Art of Anarchy Launch Tour In Amityville, NY 4-3-17
Posted at 14:00h Ellen Bello cryptic rock, CrypticRock, Event Coverage
Collectively, Art of Anarchy’s band members have sold tens of millions of albums worldwide and are said to “have a Rock pedigree on which most artists would be content to rest their laurels.” Looking at their story, Art of Anarchy evolved organically out of an 18-year friendship between Lead Guitarist Ron “Bumblefoot” Thal, who played with Guns N’ Roses and twin brothers Jon (guitar) and Vince Votta (drums), who were renowned fixtures on the New York music scene. Additional joining forces with them are Disturbed Bassist John Moyer, and most recent addition, Grammy winner Scott Stapp, who is making the right progression as both a vocalist and artist.
Prior, the group, without Stapp, released their first self-titled album, Art of Anarchy, in June 2015, featuring another Scott on lead vocals; the late Scott Weiland (Stone Temple Pilots). Unfortunately, Weiland recorded his part individually and remotely, never touring with the group. Jon Votta shared lead responsibilities and co-wrote the album with Weiland while Bumblefoot served as producer and engineer on the debut, and seeing the passion poured into the project, they were not about to just call it a day.
Looking to keep it alive, Stapp states he was approached by the Art of Anarchy guys last year. Estatic to be a part of it all, Stapp says this project has been a very unique experience for him, especially collaborating with artists from such different backgrounds. While the band possesses their own star power, their focus is squarely on songwriting and musical craft. Bumblefoot says they have great chemistry together, and the songwriting process has been so natural and seamless. Moyer says they have all created a uniquely powerful album of songs with The Madness, which was released on March 24, 2017 Worldwide via Century Media/Sony. That said, after working on the record for over a year, they could not wait to test them out live.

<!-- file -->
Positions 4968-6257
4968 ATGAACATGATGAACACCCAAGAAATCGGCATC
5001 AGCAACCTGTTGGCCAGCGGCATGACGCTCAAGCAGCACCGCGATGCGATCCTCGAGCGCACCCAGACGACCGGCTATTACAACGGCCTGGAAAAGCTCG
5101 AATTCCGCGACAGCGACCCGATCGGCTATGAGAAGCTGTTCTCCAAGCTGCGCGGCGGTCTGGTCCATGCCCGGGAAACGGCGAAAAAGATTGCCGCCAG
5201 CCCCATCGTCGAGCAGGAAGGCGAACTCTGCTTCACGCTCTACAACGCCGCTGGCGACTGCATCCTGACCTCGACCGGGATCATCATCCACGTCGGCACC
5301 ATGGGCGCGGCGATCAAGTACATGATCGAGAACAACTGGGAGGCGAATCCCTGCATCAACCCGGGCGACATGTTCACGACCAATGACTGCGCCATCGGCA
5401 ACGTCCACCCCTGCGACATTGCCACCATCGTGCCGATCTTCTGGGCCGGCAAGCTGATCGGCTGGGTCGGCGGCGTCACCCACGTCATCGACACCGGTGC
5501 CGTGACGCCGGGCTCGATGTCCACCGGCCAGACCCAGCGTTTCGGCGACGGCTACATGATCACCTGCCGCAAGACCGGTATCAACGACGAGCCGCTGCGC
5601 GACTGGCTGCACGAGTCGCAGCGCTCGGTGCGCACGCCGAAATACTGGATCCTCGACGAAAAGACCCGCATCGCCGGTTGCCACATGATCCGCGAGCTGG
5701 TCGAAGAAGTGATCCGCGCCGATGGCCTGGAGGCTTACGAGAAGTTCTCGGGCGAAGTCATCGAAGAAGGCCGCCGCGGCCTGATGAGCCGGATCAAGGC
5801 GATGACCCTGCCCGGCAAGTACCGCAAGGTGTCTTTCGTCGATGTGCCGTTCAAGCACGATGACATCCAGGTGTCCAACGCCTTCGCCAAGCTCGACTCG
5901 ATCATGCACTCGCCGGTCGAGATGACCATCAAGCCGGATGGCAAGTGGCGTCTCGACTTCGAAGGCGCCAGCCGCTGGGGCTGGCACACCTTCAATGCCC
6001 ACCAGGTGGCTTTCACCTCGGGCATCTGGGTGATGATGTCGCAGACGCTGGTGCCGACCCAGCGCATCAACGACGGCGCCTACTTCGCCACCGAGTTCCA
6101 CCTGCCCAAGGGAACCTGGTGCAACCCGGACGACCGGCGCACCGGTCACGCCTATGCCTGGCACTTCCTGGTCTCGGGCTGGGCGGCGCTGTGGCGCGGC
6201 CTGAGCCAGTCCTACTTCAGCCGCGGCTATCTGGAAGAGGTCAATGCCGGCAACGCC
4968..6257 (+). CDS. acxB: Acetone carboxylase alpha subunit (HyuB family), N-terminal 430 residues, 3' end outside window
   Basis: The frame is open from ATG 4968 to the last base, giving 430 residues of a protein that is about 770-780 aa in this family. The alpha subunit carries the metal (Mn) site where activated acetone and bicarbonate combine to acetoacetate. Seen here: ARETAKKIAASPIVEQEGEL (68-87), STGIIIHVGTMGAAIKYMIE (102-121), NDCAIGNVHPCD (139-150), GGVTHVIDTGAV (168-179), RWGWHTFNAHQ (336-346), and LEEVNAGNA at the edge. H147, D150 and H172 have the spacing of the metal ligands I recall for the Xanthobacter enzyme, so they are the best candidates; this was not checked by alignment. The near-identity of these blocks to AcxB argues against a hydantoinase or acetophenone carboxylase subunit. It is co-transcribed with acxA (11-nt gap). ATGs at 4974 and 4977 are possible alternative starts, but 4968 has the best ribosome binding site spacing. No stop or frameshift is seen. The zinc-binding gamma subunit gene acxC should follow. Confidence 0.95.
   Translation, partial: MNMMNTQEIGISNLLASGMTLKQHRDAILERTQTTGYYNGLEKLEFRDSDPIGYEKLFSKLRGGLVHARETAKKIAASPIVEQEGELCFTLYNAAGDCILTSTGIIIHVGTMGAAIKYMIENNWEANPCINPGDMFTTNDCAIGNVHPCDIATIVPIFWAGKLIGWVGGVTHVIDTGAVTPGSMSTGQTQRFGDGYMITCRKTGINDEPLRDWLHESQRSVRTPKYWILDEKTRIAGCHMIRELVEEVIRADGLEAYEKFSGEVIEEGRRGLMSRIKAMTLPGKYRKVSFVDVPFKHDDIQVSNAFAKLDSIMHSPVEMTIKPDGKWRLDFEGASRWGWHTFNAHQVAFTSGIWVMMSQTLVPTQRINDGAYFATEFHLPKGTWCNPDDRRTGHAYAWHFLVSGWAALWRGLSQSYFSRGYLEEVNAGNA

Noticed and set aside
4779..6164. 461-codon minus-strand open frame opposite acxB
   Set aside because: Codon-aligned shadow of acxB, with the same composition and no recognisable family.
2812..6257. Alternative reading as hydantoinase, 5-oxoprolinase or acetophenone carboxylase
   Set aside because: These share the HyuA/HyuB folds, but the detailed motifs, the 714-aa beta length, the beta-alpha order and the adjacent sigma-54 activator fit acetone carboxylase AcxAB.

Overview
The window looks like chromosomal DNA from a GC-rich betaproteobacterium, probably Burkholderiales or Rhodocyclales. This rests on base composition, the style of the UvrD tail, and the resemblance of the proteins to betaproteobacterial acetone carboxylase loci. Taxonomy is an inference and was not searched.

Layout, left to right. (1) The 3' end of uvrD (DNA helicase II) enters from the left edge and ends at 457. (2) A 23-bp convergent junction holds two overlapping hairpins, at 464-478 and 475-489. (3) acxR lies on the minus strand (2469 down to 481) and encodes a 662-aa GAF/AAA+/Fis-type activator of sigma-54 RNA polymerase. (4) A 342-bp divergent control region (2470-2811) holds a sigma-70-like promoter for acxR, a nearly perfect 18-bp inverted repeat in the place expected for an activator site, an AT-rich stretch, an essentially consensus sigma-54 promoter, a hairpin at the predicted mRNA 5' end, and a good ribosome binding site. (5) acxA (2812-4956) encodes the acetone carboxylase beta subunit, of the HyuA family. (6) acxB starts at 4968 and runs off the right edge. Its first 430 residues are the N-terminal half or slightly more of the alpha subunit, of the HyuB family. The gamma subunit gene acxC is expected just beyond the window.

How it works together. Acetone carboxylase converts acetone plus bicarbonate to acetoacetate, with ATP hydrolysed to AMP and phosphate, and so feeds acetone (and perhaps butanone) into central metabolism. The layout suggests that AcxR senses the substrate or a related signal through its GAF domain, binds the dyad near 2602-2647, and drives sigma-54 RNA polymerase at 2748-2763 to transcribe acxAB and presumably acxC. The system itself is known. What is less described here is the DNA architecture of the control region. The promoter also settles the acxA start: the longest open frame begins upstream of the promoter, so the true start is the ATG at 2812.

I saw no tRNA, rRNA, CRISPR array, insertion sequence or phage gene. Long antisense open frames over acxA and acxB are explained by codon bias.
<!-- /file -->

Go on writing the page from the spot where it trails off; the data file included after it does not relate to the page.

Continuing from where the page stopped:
Which leads us to present day, where Art of Anarchy are currently embarking on their first ever headlining tour across the USA. Scheduled for ten dates in April, the band’s first live performance with Stapp as their vocalist came on Monday, April 3rd, at Revolution Bar & Music Hall in Amityville, New York. An exciting time for the band, it would mark the opening night of the tour, and kicking off on the right foot, the venue was packed with curious Rock fans.
Getting the night started at Revolution was the first of three opening acts; Lubricoma, a hard, Progressive, Art Rock band from New York City with an extended and wide range of influences from Pink Floyd, to Nine Inch Nails, to David Bowie, Music, U2 Stone Temple Pilots, and Elvis Costello. Next up was Mother, voted one of the “10 Bands That Show Why Hard Rock May Be Getting Good Again” by Doc Coyle of VH1. Mother’s sound is pure Hard Rock intersecting powerfully textured guitar works, rock-solid rhythms, and driving vocals.